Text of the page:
What about Java? In Java, the standard way to access lines in a text file is to use a BufferedReader. To avoid system calls, I create a large string containing many lines of text, and then I call a very simple processing function that merely records the length of the strings…

StringReader fr = new StringReader(data);
BufferedReader bf = new BufferedReader(fr);
bf.lines().forEach(s -> parseLine(s));

// elsewhere:
public void parseLine(String s) {
  volume += s.length();
}

The result is that Java is at least two times slower than C++, on the same system, for this benchmark:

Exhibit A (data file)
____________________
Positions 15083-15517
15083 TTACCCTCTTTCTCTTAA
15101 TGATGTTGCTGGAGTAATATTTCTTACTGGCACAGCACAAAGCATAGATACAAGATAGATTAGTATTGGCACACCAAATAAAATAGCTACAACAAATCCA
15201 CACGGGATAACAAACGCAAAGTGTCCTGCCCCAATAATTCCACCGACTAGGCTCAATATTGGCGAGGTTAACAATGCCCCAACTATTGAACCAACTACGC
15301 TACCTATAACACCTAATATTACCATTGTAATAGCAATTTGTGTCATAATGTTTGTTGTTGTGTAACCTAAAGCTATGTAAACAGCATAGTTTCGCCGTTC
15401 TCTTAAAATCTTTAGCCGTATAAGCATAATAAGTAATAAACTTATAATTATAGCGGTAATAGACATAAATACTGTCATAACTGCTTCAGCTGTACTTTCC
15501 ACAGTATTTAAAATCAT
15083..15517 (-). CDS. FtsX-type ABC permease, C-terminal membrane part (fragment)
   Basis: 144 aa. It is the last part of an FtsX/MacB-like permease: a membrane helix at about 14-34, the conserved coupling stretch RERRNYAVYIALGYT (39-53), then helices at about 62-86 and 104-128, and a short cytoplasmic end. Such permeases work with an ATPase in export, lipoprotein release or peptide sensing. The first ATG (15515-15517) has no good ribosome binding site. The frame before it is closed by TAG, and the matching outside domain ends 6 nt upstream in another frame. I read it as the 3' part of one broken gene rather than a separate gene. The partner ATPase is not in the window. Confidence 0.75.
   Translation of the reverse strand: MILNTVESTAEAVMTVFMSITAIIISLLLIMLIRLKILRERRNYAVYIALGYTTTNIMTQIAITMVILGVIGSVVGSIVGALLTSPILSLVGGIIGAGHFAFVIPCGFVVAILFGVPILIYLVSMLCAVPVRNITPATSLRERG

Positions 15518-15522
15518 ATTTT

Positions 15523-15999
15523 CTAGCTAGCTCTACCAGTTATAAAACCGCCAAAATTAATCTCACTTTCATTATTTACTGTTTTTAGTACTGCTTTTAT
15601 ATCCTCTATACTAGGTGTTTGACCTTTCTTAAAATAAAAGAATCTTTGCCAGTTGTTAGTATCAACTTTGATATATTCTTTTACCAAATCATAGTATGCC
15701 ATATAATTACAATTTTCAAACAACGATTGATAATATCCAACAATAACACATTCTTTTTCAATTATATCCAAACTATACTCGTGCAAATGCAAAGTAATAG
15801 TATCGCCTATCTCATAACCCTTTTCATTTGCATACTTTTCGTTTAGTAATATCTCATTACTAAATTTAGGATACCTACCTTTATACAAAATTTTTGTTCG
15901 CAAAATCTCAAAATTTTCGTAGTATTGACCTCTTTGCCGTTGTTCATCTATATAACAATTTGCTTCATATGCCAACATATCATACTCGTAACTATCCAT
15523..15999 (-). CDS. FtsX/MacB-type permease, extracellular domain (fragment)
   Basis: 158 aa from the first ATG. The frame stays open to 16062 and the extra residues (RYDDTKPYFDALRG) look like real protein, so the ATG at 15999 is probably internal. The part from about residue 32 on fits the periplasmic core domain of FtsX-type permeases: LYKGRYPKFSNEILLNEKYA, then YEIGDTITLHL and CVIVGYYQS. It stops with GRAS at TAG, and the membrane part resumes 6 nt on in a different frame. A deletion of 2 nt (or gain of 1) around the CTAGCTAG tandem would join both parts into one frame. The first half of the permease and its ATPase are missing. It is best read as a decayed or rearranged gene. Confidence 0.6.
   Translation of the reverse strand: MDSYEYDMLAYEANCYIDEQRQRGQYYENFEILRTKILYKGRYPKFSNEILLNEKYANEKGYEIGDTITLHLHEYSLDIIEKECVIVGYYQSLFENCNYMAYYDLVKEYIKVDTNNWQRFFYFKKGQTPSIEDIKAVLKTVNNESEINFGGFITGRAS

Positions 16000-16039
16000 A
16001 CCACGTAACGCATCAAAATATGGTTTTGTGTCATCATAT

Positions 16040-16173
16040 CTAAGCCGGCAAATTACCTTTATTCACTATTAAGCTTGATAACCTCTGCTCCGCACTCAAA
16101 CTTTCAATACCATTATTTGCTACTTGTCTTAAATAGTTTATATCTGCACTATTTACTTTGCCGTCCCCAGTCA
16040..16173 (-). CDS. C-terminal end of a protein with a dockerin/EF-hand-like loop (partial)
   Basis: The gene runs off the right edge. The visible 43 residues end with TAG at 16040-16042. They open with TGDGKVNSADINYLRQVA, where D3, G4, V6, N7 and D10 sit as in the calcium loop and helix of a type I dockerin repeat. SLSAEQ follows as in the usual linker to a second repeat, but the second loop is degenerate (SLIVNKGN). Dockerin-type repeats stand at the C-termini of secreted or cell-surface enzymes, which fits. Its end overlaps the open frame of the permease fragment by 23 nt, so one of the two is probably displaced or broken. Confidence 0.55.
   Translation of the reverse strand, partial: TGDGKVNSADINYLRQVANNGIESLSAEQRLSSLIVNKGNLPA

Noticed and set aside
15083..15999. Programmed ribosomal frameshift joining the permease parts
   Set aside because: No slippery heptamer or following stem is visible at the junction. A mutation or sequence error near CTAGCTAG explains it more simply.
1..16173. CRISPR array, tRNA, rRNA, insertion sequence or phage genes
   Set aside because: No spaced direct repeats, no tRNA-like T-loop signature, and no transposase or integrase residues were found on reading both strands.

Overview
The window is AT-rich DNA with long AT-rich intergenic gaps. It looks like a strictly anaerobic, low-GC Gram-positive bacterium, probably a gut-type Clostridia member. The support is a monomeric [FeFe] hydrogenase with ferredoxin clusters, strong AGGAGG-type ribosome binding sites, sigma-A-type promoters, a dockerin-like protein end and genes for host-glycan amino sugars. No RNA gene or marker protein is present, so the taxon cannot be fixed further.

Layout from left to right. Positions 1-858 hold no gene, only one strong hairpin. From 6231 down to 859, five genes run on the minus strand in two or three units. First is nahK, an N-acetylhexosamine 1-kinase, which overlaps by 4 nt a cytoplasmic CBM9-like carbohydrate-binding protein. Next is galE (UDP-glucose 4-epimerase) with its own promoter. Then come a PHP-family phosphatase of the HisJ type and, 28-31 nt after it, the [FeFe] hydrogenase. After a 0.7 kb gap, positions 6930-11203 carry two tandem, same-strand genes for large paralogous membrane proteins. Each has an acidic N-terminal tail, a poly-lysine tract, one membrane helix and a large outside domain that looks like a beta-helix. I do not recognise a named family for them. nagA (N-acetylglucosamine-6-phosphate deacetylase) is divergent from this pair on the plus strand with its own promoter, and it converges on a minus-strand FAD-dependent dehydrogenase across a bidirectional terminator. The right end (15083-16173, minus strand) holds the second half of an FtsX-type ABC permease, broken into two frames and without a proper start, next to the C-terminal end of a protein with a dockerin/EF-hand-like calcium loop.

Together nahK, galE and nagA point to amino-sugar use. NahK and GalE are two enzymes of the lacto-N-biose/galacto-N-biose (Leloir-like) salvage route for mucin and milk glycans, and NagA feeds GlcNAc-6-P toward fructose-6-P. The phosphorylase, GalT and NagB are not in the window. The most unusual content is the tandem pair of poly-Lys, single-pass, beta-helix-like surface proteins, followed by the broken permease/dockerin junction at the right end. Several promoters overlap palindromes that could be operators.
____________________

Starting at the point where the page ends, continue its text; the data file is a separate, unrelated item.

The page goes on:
BufferedReader.lines 0.5 GB/s

This is not the best that Java can do: Java can ingest data much faster. However, my results suggest that on modern systems, Java file parsing might be frequently processor-bound, as opposed to system bound. That is, you can buy much better disks and network cards, and your system won’t go any faster. Unless, of course, you have really good Java engineers.

Many firms probably just throw more hardware at the problem.

My source code is available.

Update: An earlier version of the code had a small typo that would create just one giant line. This turns out not to impact the results too much. Some people asked for more technical details. I ran the benchmark on a Skylake processor using GNU GCC 8.1 as a C++ compiler and Java 12, all under Linux. Results will vary depending on your exact configuration.